A staple-guard 5|, constructed from an angularly folded sheet-metal strip, is welded to one side of the arm |3, see Fig. 5, with its upper part overlying the top of thearm in spaced relation with respect thereto as shown in Fig. 7. The staples s slide in the space between the overhanging guard 5| and the top of the arm l3 and are thereby restrained from rising up on the arm. The stapling-mechanism is operated from a reciprocating plunger 52 constructed in the form of a hollow or part-tubular shell which may be struck-up from sheet-metal. The opposite sides of the plunger 52 straddle the forward sides of the head [2 and are. bent inwardly to provide runners 53, see Fig. 1, which slide in vertical grooves 54 formed in the outer faces of the plates 36. At the top of the plunger 52 is a knob or presser 55 having its hub 55 fitted within the sides of the plunger and fastened in place by a screw 51 reaching through from the front. A pin 58 projects downwardly from the hub 56 and passes through'the upper coils of the spring 49 which, as before explained, has its lower end resting on the prongs 39. The spring 40, as will be observed by reference to Fig. '7, acts to raise the plunger 52 to its uppermost position, and to return it to this position after each stroke is made to apply a staple to the work.

The staple-driver is of usual form, being constructed as a fiat blade 59 shouldered on its lateral edges to provide-narrow splines 60 which slide in vertical grooves or guideways 6| formed on the inner faces of the side-plates 35. The staple-driver 59 is held in parallel spaced relation with respect to the forward wall of the plunger 52 by means of a shouldered stud 52. The stud 62 has a. reduced portion riveted through the front of the plunger 52, and-a. reduced shank at its rearward end projecting into a hole in the staple-driver. Preferably, the staple-driver is provided with two holes for this purpose so that it may be reversed in position when its lower edge becomes worn.

The upper edge of the staple-driver-59 bears against the underside of the hub 56 to take the thrust of the knob 55 when the plunger 52 is slid downwardly during the stapling operation. It will be understood that the staple-driver is slid downward y in the grooves 6| to cause its lower edge to impinge again'stthe top of the forward staple fed off from the end of the arm l3 in the manner as shown in Fig. 7. It will be observed that the grooves extend downwardly across the front of the arm l3 so that when the leading staple in the series feeds off from the end of the arm its legs will be held in the grooves bearing against the forwardedges thereof. It is to be further observed that the legs of the forward staple are held 'ffiiztidfifllfihtli grooves 5| by the pressure of the following staples feeding from the rear until this foremost staple is carried downwardly by the descent of the driver 59.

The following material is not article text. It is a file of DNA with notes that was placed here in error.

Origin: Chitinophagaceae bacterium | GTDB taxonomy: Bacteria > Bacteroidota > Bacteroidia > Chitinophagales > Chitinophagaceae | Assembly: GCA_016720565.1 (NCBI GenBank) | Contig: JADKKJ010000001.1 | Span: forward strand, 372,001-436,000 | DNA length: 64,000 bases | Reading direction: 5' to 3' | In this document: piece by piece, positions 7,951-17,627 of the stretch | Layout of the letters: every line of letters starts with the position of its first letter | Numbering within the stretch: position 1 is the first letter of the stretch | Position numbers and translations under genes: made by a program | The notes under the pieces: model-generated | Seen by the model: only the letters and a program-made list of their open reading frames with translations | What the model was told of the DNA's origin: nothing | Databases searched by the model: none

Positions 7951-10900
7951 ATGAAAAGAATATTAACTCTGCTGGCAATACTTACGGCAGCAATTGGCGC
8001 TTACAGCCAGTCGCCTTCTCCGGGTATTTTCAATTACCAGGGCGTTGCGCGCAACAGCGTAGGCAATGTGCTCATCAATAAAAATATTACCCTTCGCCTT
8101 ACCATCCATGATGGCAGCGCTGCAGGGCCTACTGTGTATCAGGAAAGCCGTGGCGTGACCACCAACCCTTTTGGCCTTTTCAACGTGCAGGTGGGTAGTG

The under side of the forward end of the arm I3 is cut away or recessed-at 53 to receive a staple-supporter 64, shown most clearly in Fig. '7. When the staple being driven slides downwardly beyond the control of the following staples it engages with the supporter 64 which holds it from dropping out of the grooves 5|; The staplesupporter 64 consists of a spade-shaped lever carried by a pivot pin 55 driven through the sides of the recess 53 in the arm I3. Normally, when the driver 59 is in raised position, the staplesupporter 64 is urged outwardly by the action of a plunger 65 which slides in a bore 61 in the .end of the arm l3, the plunger being forced outwardly by a coil spring 68 pocketed in the bore. Theupper rearward side of the supporter 54 is flatted off at 69 to adapt it'to strike against the forward end of the arm Hi to limit its outward swinging action.

It will be understood that the knob 55 is depressed against the force of the spring 48 to slide the plunger 52 downwardly to actuate the staple-driver 59, the reciprocatory action of the plunger being controlled by means which prevent the driver from being withdrawn or raised above the end of the arm [3 unless or until the staple being acted upon has been driven completely through the work. This means comprises an automatically operated trip-latch on the plunger 52 which is shown and described in detail in a prior application for U. S. Letters Patent, Serial No. 241,591, filed December 21, 1927.